In everyday life, we assume that there are degrees of blameworthiness and praiseworthiness. Yet the debate about the nature of moral responsibility often focuses on the “yes or no” question of whether indeterminism is required for moral responsibility, while questions about what accounts for more or less blameworthiness or praiseworthiness are underexplored. In this paper, I defend the idea that degrees of blameworthiness and praiseworthiness can depend in part on degrees of difficulty and degrees of sacrifice required for performing the (...) action in question. Then I turn to the question of how existing accounts of the nature of moral responsibility might be seen to accommodate these facts. In each case of prominent compatibilist and incompatibilist accounts that I consider, I argue that supplementation with added dimensions is required in order to account for facts about degrees of blameworthiness and praiseworthiness. For example, I argue that the reasons-responsiveness view of Fischer and Ravizza requires supplementation that takes us beyond even fine-grained measures of degrees of reasons-responsiveness in order to capture facts about degrees of difficulty to extend the reasons-responsiveness view by appealing to such measures). I conclude by showing that once we recognize the need for these additional parameters, we will be in a position to explain away at least some of the appeal of incompatibilist accounts of moral responsibility. (shrink)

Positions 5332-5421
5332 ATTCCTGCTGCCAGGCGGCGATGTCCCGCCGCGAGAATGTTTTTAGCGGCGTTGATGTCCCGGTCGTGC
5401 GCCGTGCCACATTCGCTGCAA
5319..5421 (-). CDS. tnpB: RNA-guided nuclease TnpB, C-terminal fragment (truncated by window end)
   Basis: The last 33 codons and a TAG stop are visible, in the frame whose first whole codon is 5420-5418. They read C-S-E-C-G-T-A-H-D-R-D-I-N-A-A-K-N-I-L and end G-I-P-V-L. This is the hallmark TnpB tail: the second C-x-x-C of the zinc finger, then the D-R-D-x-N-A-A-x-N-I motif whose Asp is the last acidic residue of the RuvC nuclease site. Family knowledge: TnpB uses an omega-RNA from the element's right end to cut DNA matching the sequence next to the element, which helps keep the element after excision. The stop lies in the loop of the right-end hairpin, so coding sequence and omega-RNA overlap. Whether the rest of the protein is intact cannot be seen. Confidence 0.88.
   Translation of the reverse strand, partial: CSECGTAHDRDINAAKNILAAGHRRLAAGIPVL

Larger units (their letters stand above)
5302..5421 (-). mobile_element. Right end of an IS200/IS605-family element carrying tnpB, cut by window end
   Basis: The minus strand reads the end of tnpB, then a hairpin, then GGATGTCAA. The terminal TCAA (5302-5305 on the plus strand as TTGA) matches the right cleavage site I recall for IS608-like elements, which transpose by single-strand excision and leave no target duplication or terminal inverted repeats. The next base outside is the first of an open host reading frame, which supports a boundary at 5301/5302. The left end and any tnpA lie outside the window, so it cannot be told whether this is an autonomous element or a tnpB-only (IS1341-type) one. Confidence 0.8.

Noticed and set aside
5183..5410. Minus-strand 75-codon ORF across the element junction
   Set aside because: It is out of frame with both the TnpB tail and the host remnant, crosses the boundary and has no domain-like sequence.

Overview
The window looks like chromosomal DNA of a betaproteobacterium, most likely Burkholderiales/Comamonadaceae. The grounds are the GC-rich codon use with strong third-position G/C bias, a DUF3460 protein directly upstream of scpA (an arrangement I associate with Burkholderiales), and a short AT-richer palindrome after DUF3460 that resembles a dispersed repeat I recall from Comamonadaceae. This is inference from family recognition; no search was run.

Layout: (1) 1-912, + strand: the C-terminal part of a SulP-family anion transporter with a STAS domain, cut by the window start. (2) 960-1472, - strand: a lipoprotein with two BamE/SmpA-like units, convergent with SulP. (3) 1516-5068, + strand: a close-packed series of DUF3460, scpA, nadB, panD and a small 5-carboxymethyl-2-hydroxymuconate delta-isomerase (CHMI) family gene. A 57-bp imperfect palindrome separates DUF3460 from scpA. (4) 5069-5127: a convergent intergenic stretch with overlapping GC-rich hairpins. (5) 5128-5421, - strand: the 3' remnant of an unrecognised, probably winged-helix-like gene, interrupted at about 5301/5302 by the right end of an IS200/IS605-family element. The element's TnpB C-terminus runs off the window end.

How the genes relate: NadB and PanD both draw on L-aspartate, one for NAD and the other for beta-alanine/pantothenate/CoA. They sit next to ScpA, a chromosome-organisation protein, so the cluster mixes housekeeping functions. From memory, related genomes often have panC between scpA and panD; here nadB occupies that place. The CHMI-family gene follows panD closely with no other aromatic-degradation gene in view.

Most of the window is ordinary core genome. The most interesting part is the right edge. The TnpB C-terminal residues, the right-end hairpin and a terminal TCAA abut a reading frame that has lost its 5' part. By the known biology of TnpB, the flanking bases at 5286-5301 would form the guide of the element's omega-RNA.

This volume focuses on controversial issues that stem from Philippa Foot's later writings on natural goodness which are at the center of contemporary discussions of virtue ethics. The chapters address questions about how Foot relates judgments of moral goodness to human nature, how Foot understands happiness, and addresses objections to her framework from the perspective of empirical biology. The volume will be of value to any student or scholar with an interest in virtue ethics and analytic moral philosophy.